Getting Help for Drug Misuse: Treatment Options

While the term drug abuse is still commonly used in a number of contexts to imply both the misuse of and addiction to substances that have psychoactive properties, it is no longer used in the formal diagnostic terminology of clinicians in the United States. The current term used to designate the presence of substance abuse or addiction is substance use disorder.1

This clinical term describes both drug/substance misuse and formal addictive behaviors. Because individuals with addictions will almost always display elements of substance misuse, this term is thought to more adequately describe the individual problem compared to older terms like substance abuse, addiction, substance dependence, and so forth.

Here we’ll cover how substance use disorders are identified and ways to get help with effective treatment.

How Does Addiction Start?

This is a very difficult question to adequately address, as there is no one particular pathway to developing a substance use disorder.

In some cases, individuals develop a substance use disorder at a relatively young age; in other cases, individuals may develop the issue later on in adulthood. Typically, many people start using certain drugs, such as tobacco or alcohol, at some point in their adolescence.

There are a number of identified risk factors that are associated with a greater probability for the development of a substance use disorder.2 However, risk factors are not the direct causes leading to the development of a substance use disorder. Instead, these factors indicate behaviors or situations that increase the risk that a person will develop a substance use disorder.

Signs and Symptoms of a Substance Use Disorder: How to Recognize Addiction

Even though there is quite a bit of variability in the behaviors that individuals with substance use disorders display, there are some general signs and symptoms that may indicate that someone has such a disorder.

A person does not have to exhibit all of these signs; in fact, someone who exhibits three or four of these together may be displaying symptoms of a substance use disorder. However, substance use disorders can only be formally diagnosed by professionally trained and licensed mental health professionals.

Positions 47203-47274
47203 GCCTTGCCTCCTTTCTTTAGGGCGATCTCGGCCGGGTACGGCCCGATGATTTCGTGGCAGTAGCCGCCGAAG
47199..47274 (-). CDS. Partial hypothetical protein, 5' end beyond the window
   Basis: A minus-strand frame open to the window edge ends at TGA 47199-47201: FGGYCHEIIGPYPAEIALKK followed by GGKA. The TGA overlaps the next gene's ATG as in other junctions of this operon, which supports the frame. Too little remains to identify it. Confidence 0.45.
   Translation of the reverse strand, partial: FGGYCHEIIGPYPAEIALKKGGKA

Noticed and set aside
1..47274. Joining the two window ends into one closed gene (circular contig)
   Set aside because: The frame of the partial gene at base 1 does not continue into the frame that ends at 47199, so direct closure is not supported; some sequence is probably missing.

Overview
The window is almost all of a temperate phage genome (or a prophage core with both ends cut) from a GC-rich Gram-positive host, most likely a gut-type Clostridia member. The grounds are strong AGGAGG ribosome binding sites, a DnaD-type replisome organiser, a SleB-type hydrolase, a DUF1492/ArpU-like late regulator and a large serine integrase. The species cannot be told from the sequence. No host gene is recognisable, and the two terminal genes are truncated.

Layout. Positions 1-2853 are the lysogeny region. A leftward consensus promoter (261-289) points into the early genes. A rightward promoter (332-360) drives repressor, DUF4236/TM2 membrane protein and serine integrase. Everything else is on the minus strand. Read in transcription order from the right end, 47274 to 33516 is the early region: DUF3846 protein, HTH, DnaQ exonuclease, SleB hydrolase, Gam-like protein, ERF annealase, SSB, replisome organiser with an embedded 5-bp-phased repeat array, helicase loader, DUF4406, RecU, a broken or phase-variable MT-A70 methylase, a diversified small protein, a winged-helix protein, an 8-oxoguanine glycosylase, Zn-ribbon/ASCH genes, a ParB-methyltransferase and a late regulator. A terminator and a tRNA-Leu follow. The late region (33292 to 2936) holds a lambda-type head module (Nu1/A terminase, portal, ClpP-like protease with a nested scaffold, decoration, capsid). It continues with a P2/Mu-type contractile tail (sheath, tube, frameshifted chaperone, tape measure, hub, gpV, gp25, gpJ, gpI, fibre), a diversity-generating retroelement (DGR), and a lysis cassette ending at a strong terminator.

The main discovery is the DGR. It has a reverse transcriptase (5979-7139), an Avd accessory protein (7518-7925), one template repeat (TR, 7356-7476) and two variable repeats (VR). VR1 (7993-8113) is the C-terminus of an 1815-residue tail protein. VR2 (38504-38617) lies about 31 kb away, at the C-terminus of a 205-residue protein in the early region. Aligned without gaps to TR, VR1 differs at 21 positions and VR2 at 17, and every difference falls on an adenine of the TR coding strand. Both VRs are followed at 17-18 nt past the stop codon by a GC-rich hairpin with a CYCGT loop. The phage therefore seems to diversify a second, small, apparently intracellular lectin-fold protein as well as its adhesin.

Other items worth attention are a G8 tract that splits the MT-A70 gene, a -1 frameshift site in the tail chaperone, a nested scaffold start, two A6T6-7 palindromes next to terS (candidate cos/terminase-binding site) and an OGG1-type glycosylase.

The information that follows is designed to be used in an educational format. Anyone suspecting a substance use disorder should seek out a consultation with a licensed mental health professional who is trained and qualified in the assessment, diagnosis, and treatment of these disorders.

According to the American Psychiatric Association, the formal symptoms of a substance use disorder include:3

  • The person begins taking the substance in larger amounts than intended or over a longer time period than originally intended.
  • The person begins to spend a great deal of time trying to obtain the drug of choice, using it, or recovering from its use.
  • The person engages in a number of unsuccessful efforts to cut down or control drug use.
  • The person has cravings to use the drug of choice.
  • The person’s drug use leads to recurrent interpersonal or social problems.
  • The person begins to fail to meet required obligations at school, at work, within the family, and with friends as a result of the drug use.
  • The person begins to use drugs in instances where it is physically dangerous to do so, such as at work or prior to driving.
  • The person continues to use drugs despite knowing that the drug use is causing problems.
  • The person displays signs of physical dependence, such as tolerance and/or withdrawal symptoms when going without the drug.

What to Do if You’re Addicted to Drugs or Alcohol

If you are struggling with a substance use disorder, there are actions you can take to get help. Substance use disorder is a chronic disease that is treatable.4 Some steps you can take include:

  • Making an appointment with your physician or mental health professional.
  • Reaching out to an organization such as Substance Abuse and Mental Health Services Administration (SAMHSA) that can guide you to helpful resources and support communities.
  • Attending 12-Step meetings at a local chapter of AA or NA.
  • Finding an addiction treatment center.

Finding a Rehab Center: What to Look for in an Addiction Treatment Center

It is extremely important to choose the treatment program that’s best for each individual. While there may be overall treatment protocols to follow, the specific plan should involve a tailored approach. There is no one-size-fits-all treatment for those affected by a substance use disorder.5

Appropriate treatment for a substance use disorder consists of a program that:

  • Delivers empirically validated treatment protocols (treatment approaches that have been supported in research literature).
  • Offers a variety of treatment services to address the whole individual.